CNA to RN to Travel Nursing


Over the past year, several CNAs have requested information regarding traveling for work.  While there are a few opportunities for certified nursing assistants they are hard to find.  I know from experience many CNAs have a goal of becoming an RN.  There have been inquiries on this site looking for information on how to transition to RN

Like myself, they may not be able to become a nurse right out of high school.  As for me, I did not have the grades or the money to attend college right out of HS.  I had to take a different route to achieve my goal.  At the age of 32, I succeeded and have had a very successful career as a nurse.

Also, there are those who may not be certain that they want to commit to nursing.  For many, the solution is to become a Certified Nursing Assistant.  This option lets them get exposure to the role of bedside nursing.  The duties they perform are crucial and they work closely with LVN/LPNs and RNs.  Many nursing programs are aware of the bedside experience and give credit for experience.  Schools now offer a bridging program CNA to RN.

RNs in Demand

Currently, there is and has been a shortage of RNs making them in demand.  According to the Bureau of Labor Statistics, job growth will continue faster for RNs than average growth for other occupations.

A change in the healthcare system and increased demand for healthcare services equals increased demand for nurses.  As baby-boomer nurses age out and retire the opportunity for AD and BSN nurses increase.

CNA to RN Programs

Many CNA programs offer courses that can be transferred to a nursing program.  This is called a bridge program and can count towards the prerequisites for the first semester.

Some courses that can count are:

  • Anatomy and Physiology
  • Personal care/patient hygiene
  • Environmental care (e., bedmaking)
  • Vital signs
  • Nutrition
  • Exercise/activity
  • Special needs care
  • Medical terminology
  • Communication

This training can give you as a CNA an advantage when you apply for a nursing program.

Another way to apply for an RN degree is to “test out” of required prerequisite courses. Most of the time nurse assistants with years at the bedside have the knowledge needed make certain prerequisite courses are unnecessary. Test prep programs which are available online can help with the process of testing out.

Is it worth the cost?

One question you should ask yourself is it worth the cost?  When you consider the cost of a program may range from a few thousand for ADN to over  10 thousand or more per year for BSN ask yourself.  Remember that tuition is only part of the cost.  Are you going to be able to hold a job while in school?  What about your family and the sacrifice for them?  These are the things to think about.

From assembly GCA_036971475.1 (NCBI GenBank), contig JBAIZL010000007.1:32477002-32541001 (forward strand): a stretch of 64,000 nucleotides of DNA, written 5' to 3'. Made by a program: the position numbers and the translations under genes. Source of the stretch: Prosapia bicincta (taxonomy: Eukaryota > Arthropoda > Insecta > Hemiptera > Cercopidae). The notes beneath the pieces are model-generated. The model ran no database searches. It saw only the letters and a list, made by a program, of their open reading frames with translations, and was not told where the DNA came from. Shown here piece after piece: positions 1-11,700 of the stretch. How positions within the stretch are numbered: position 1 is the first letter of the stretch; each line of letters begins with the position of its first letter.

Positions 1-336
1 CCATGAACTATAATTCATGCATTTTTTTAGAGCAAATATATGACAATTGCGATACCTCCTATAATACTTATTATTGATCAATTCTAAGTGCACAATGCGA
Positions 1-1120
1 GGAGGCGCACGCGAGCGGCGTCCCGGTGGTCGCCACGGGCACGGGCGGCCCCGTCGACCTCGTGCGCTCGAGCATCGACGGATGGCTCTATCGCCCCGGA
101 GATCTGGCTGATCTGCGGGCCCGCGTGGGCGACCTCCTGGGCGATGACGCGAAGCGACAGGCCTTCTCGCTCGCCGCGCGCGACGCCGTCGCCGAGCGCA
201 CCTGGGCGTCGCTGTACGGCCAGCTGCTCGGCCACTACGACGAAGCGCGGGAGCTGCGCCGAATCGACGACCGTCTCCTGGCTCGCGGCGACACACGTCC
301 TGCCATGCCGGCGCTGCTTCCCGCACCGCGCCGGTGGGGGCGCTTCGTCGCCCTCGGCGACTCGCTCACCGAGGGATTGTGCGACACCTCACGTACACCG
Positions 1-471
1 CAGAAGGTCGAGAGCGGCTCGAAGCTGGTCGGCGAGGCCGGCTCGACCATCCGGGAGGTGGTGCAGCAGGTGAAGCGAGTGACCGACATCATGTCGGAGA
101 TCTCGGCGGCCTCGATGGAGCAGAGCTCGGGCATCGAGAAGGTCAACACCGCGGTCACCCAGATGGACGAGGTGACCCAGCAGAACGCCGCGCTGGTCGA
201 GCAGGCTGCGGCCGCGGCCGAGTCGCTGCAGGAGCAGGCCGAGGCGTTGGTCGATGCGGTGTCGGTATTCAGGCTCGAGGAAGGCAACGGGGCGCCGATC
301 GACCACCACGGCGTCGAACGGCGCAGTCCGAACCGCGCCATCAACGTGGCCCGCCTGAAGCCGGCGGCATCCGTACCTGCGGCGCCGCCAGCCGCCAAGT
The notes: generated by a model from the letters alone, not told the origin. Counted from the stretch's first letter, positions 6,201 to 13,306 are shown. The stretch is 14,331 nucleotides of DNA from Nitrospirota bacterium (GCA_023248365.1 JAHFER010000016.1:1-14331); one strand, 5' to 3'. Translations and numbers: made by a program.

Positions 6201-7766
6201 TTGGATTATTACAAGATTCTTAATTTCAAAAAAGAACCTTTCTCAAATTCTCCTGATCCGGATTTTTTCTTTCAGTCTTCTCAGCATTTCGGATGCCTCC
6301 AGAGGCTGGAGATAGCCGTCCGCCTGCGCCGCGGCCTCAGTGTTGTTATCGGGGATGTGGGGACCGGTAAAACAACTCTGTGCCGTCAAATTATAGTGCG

Most schools will have a financial aid package or grants that may be available.

A Brighter Future.

The bottom line is what’s your goal?  If you are interested in the life of a traveler then you need to pursue nursing and get your Bachelors degree.  As a travel nurse, you get to choose when and where you want to work.

As for most registered nurses, they are found in the inpatient, or hospital, setting in :

  • Physician offices
  • Home Health Care Services
  • Nursing Facilities
  • Outpatient care centers

Regardless of where you choose to work as a nurse, you will always have job security.  Nurses have opportunities to climb the ladder to the top salaries and choice positions.

If you want more information on other RN “bridge” programs, including LPN to RN  this information will get you started.


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Cheryl Roby, RN

Cheryl J. Roby is a Registered Nurse and retired US Army Reserve Nurse Major. She has more than 30 years of nursing experience and 26 years of military experience in the Army Nurse Corp. During her nursing career, she has traveled as part of her military experience visiting many of the 50 states and to South Korea. She was trained as an Army Medic during the Vietnam era and later as an OR tec. She went on to become a Licensed Practical Nurse and then completed her nursing training as a Registered Nurse. She was then commissioned as an officer in the Army Reserves. She appreciated the challenge of working in various specialties and expanding her clinical and professional skill sets. Her time in the Army Reserves and California National Guard gave her the opportunity to travel to most of the 50 states and work in other medical facilities. During her career, she had the opportunity to work in several specialties to include, OR, Occupational Health, Hospice, Sexual Assault Team, Forensic/ Correctional Nurse, Nurse Case Manager for developmental disabilities, Parish Nursing as well as a Nurse Entrepreneur.

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